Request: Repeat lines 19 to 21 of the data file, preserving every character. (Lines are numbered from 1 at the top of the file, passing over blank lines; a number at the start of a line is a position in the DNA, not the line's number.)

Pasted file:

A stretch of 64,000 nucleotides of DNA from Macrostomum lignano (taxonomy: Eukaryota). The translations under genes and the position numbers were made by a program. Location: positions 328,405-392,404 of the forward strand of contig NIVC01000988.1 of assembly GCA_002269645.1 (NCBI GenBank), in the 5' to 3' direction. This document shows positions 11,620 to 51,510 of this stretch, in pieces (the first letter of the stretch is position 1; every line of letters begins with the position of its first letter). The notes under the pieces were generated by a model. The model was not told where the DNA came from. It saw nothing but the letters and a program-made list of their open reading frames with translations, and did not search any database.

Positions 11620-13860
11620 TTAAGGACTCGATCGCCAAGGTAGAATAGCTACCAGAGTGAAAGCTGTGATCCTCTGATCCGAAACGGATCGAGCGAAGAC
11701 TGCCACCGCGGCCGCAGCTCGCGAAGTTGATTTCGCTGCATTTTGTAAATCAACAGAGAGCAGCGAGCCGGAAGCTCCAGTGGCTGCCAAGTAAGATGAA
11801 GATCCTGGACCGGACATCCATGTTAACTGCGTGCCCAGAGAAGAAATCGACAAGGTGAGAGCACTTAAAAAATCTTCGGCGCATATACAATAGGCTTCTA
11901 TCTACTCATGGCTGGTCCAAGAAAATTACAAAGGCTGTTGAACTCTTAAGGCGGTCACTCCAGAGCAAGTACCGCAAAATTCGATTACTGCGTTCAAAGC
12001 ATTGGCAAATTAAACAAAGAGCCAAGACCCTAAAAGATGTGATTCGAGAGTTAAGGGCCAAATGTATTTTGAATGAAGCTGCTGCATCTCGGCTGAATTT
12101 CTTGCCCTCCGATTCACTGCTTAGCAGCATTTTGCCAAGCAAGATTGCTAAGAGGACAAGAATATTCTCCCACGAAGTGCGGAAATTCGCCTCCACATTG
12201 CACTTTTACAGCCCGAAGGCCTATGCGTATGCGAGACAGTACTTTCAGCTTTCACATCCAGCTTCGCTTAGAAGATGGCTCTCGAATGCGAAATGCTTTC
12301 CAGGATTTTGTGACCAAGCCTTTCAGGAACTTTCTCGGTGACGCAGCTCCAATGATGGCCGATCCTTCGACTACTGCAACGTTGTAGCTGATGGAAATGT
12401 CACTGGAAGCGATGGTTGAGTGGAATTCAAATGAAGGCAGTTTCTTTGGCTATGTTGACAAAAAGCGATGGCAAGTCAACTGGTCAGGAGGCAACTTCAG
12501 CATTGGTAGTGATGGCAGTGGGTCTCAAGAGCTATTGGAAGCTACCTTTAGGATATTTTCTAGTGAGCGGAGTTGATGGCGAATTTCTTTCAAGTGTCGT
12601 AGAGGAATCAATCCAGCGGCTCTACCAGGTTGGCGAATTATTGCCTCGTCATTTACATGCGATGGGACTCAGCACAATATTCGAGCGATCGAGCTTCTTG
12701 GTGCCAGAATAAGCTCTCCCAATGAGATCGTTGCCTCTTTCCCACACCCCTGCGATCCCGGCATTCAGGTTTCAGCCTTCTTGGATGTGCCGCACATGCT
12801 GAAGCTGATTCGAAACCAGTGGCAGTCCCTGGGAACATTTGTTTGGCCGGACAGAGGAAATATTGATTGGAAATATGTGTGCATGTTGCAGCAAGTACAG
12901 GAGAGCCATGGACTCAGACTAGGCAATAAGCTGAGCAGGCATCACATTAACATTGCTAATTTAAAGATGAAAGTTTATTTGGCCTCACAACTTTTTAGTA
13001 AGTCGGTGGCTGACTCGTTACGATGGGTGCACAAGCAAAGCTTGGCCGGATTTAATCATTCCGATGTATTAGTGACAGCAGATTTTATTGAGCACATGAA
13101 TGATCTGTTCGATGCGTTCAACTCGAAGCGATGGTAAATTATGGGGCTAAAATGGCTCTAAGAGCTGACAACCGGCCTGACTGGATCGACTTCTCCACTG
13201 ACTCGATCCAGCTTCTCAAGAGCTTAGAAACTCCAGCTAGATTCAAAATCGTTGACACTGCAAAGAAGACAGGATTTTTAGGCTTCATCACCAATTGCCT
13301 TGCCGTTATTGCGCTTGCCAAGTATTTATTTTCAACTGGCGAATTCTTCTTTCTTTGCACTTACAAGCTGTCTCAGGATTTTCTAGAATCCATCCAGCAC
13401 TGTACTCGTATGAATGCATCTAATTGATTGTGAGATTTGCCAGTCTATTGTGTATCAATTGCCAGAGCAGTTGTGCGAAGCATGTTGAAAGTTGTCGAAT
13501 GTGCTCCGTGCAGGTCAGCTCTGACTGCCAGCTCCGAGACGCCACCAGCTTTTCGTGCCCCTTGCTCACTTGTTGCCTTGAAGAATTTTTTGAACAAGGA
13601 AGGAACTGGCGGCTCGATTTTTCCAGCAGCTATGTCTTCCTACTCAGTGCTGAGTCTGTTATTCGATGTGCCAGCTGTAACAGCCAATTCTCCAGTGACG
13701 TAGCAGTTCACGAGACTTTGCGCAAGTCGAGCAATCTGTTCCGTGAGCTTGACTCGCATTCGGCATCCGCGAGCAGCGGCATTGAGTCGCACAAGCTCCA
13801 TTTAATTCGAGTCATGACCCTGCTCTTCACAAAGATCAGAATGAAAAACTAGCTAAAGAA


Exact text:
13201 ACTCGATCCAGCTTCTCAAGAGCTTAGAAACTCCAGCTAGATTCAAAATCGTTGACACTGCAAAGAAGACAGGATTTTTAGGCTTCATCACCAATTGCCT
13301 TGCCGTTATTGCGCTTGCCAAGTATTTATTTTCAACTGGCGAATTCTTCTTTCTTTGCACTTACAAGCTGTCTCAGGATTTTCTAGAATCCATCCAGCAC
13401 TGTACTCGTATGAATGCATCTAATTGATTGTGAGATTTGCCAGTCTATTGTGTATCAATTGCCAGAGCAGTTGTGCGAAGCATGTTGAAAGTTGTCGAAT